Someone needs the gift of your blessing today — perhaps someone you are mentoring, a discouraged friend, or an emerging leader who cannot yet see how amazing they are. Delight in them. Tell them how gifted and full of possibilities they are. Offer them a sharing of your own hard-won experience and help them to remember their own wisdom. Help them see the sacred within themselves and in their story. Do so with respect and reverence, perhaps also sharing a perspective or a bigger picture for them to reflect upon — one that offers the possibility of renewal or something altogether new. Someone needs all of this today. Remembering the example of Elizabeth and the example of Jesus, let us together offer shelter and blessings of delight, candor and memory. In both giving and receiving such sanctuary, let's both offer and say to one another: "Welcome" or "I'm on my way over."

BRIDGET DEEGAN-KRAUSE is a chaplain and the co-founder and managing partner of Leadership Formation Partners, which provides formation programming, including the award-winning Mission: Day by Day, for Catholic health care organizations around the United States. She is based in Detroit.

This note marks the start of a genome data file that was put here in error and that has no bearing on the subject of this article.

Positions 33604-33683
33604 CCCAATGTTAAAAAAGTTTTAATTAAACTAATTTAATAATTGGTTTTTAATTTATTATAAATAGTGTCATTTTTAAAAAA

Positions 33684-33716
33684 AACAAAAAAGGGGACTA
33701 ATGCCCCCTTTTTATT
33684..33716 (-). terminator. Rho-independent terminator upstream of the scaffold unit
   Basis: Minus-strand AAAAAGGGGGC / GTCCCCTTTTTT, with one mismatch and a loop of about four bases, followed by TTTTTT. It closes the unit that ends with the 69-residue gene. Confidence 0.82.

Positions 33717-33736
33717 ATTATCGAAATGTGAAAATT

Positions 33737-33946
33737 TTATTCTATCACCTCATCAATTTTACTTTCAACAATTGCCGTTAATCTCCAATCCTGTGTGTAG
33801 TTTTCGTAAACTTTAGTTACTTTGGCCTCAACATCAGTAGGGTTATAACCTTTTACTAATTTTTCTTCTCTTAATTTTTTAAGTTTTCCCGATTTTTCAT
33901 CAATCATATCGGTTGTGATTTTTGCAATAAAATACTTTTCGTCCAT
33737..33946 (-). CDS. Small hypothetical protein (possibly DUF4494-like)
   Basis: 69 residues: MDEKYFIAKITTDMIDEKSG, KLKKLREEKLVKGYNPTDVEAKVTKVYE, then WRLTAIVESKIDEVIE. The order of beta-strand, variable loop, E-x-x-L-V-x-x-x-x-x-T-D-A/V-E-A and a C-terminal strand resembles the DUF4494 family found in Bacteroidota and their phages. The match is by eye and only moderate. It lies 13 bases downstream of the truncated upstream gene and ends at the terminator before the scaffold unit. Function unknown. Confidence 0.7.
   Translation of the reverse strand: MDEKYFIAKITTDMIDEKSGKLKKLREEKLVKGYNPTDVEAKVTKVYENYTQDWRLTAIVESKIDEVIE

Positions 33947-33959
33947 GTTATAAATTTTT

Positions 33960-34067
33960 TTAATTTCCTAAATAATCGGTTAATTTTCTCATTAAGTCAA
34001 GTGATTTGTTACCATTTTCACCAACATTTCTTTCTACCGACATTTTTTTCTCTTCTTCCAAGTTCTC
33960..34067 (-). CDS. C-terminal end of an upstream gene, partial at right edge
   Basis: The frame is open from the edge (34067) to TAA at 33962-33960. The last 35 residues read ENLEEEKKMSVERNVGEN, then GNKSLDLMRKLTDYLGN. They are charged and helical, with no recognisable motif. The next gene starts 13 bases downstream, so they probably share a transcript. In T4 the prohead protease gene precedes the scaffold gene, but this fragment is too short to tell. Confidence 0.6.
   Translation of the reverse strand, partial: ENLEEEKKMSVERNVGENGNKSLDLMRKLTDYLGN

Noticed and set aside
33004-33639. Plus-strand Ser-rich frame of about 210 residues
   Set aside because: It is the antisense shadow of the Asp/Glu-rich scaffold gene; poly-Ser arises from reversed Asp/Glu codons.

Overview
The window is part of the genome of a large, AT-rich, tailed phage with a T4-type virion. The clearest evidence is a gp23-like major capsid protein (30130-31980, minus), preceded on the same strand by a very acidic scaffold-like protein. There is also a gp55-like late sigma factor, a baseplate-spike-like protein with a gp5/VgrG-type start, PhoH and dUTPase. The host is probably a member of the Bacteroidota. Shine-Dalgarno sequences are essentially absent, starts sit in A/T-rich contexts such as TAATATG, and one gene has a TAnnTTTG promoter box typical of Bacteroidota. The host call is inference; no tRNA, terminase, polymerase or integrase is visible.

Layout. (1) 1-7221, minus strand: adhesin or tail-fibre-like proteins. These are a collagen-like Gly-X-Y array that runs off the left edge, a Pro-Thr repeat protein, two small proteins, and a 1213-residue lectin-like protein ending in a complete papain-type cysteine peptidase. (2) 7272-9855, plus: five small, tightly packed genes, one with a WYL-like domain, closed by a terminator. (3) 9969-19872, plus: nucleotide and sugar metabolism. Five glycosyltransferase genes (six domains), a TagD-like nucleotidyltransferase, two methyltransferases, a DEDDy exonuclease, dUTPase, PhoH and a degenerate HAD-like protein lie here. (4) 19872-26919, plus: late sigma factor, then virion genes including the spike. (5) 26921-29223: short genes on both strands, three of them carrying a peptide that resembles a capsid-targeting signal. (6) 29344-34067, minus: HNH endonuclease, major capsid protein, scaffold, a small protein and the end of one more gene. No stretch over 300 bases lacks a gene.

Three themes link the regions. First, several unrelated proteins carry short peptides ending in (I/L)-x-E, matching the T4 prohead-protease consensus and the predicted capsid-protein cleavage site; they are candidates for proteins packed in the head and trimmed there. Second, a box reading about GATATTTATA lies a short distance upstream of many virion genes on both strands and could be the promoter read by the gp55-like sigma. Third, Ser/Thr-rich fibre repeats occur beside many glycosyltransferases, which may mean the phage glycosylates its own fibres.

1. John O'Donohue, To Bless the Space Between Us: A Book of Blessings (New York: Doubleday, 2008). For health care leaders who regularly lead reflections, consider adding this beautiful resource to your bookshelf.
  2. Mary and Elizabeth's encounter has been depicted by many, including the artist Brother Mickey McGrath. His colorful work, The Windsock Visitation, graces the entrance to the monastery of the Visitation Sisters of Minneapolis and includes foundress St. Jane de Chantal's words, "This is the place of our delight and rest."
  3. I have taken the liberty of paraphrasing Mary's glorious Magnificat.
  4. The Sisters of Mercy of the Americas' cross with its multiple layers offers us a helpful visual here. Its simple form gives us a symbol of profound solidarity: layer upon layer, mercy upon mercy. We can imagine the cross of our lives laid upon the crosses of others, all gently held upon the base that is the cross of Christ.



To Be a Healing Place

Copyright © 2019 by the Catholic Health Association of the United States